I’m retired. Now what?
I was in L.A. a while back speaking to a group and during the Q&A a lady raised her hand and said something like: “Retirement is harder than most people think. Not necessarily the money part, but figuring out what to do. I thought I’d spend 20 years traveling, but got bored with it after 6 months. Any advice for someone like me who is trying to figure out what my typical day will look like?”
Some version of that question comes up more often than you’d think when I’m speaking to a group or talking with clients. It turns out that daydreaming about what to do with your free time is pretty easy when you don’t have any free time. Once you’re retired, however, and all you have is free time, it can be a challenge to fill your days with interesting and meaningful activities.
So, what advice to give? Thankfully, I’ve written on this topic before (e.g. 10 Questions That Will Help You Decide What to Do During Retirement), so I had a few ideas. What I didn’t want to do was answer her question by suggesting a bunch of activities. “Have you tried Cross Fit? What about volunteering? You could learn to paint. That Bob Ross guy always looked happy.” Somehow, “randomly try stuff” doesn’t seem like great advice.
Instead, I focused on two things. First, I reiterated something that experience had already taught her: Retirement is more than a math problem. Yes, money is important, but the recipe for a happy retirement includes many ingredients and financial security is only one of them.
Second, I shared this quote from Harrington Emerson, an efficiency engineer and management consultant in the early 1900s:
“As to methods there may be a million and then some, but principles are few. The man who grasps principles can successfully select his own methods. The man who tries methods, ignoring principles, is sure to have trouble.”
Methods vs Principles
Let’s unpack that a bit. Think of principles as the laws, rules or beliefs that are foundational to a particular thing. For example, the principles of flight are lift, gravity, thrust and drag. That’s only four things, but if you want to make a flying machine, it needs to tick all those boxes.
Once you understand the principles, you can use any number of methods to accomplish them. In fact, as long as you understand the principles and how they interact (e.g. a heavier plane needs more thrust and lift) then you’re free to do pretty much whatever you want in the design and construction of the craft. It can have a jet engine or propeller. The wings could be made of cloth, steel or some type of composite. It can be big or small. Fast or slow. Have one seat or hundreds. It can serve a specific purpose (e.g. float plane, fighter jet, crop duster) or be a jack of all trades. You get the idea.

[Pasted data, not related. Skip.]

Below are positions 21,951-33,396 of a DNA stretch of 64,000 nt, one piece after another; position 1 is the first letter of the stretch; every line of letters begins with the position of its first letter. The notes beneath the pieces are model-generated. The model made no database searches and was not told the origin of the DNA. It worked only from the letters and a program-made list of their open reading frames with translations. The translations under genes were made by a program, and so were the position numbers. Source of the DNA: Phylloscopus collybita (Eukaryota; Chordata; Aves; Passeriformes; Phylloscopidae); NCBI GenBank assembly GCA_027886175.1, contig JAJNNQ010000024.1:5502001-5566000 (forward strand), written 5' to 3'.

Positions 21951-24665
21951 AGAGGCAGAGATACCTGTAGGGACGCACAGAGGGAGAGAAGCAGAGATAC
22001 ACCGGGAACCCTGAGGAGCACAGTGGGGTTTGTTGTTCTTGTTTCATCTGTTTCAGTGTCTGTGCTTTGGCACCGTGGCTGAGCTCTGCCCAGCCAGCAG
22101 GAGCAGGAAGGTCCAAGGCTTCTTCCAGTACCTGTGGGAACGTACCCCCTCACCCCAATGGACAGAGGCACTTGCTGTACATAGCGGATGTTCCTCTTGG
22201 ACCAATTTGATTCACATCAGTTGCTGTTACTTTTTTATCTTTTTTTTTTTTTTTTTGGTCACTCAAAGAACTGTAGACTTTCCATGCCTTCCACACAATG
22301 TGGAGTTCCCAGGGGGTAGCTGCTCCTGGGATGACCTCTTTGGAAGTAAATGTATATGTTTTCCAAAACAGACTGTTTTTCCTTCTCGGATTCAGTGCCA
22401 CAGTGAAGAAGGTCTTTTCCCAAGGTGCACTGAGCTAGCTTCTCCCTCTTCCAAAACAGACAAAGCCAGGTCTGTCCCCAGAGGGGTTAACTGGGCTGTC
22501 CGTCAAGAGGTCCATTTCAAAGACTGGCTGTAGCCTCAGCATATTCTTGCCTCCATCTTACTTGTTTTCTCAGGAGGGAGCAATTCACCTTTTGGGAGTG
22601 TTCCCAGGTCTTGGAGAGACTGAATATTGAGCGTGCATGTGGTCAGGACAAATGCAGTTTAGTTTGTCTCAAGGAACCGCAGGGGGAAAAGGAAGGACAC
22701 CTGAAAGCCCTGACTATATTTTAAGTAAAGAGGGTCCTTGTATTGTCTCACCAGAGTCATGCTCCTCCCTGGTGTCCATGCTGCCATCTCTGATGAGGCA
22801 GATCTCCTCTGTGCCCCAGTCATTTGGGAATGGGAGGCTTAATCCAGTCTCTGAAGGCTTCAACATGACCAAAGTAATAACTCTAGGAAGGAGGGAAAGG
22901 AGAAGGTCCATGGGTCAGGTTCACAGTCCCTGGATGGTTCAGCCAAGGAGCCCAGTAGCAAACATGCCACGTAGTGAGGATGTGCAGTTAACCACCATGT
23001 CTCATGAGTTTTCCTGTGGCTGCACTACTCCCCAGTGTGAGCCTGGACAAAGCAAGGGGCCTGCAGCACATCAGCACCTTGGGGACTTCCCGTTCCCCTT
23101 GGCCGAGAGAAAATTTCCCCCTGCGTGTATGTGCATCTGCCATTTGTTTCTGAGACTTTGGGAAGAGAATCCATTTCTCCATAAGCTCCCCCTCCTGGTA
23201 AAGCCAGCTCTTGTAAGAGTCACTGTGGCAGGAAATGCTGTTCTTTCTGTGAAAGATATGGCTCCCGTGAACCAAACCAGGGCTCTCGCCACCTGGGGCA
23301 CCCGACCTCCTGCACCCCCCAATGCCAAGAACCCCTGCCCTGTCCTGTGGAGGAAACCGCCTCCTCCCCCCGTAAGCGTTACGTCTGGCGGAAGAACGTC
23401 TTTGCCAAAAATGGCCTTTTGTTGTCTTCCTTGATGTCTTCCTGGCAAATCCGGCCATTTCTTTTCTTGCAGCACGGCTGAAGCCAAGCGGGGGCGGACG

Just like with flight, retirement has certain principles that are foundational to success. Things like financial security, meaningful relationships, health, time control, purpose and a sense of belonging, to name a few. Once you understand what those are, you’re free to try pretty much whatever methods (procedures, techniques, tactics) you want to accomplish them. And since a) you understand the principles and b) you know yourself, you can choose methods that both serve the underlying principle and align with your interests, skills, desires and priorities.
Consider our flight analogy again. You’ve probably seen those old videos that show the blooper real of early flying machines. The bicycle with the oscillating bird wings attached. The man jumping off the hill with cardboard wings strapped to his arms. The man on roller skates with…you guessed it…bird wings attached to his arms. It’s clear that these Wilbur and Orville wannabes were doing their best to copy the “methods” of birds without understanding the principles involved that make those birds successful.
Likewise, retirees will sometimes copy things like golf, travel or relocating without realizing that they’re confusing principles and methods. Travel is not a principle of retirement. Having meaningful pursuits is. Volunteering is not a principle of retirement. Purpose is. Tennis is not a principle of retirement. Being healthy is. If you ignore the principles or don’t understand them, any method you try will feel random, ineffective, unstructured and ultimately disappointing. But if you understand the principles then, to paraphrase Emerson, you’ll have unlimited methods to choose from and you can experiment and settle on those which suit you best.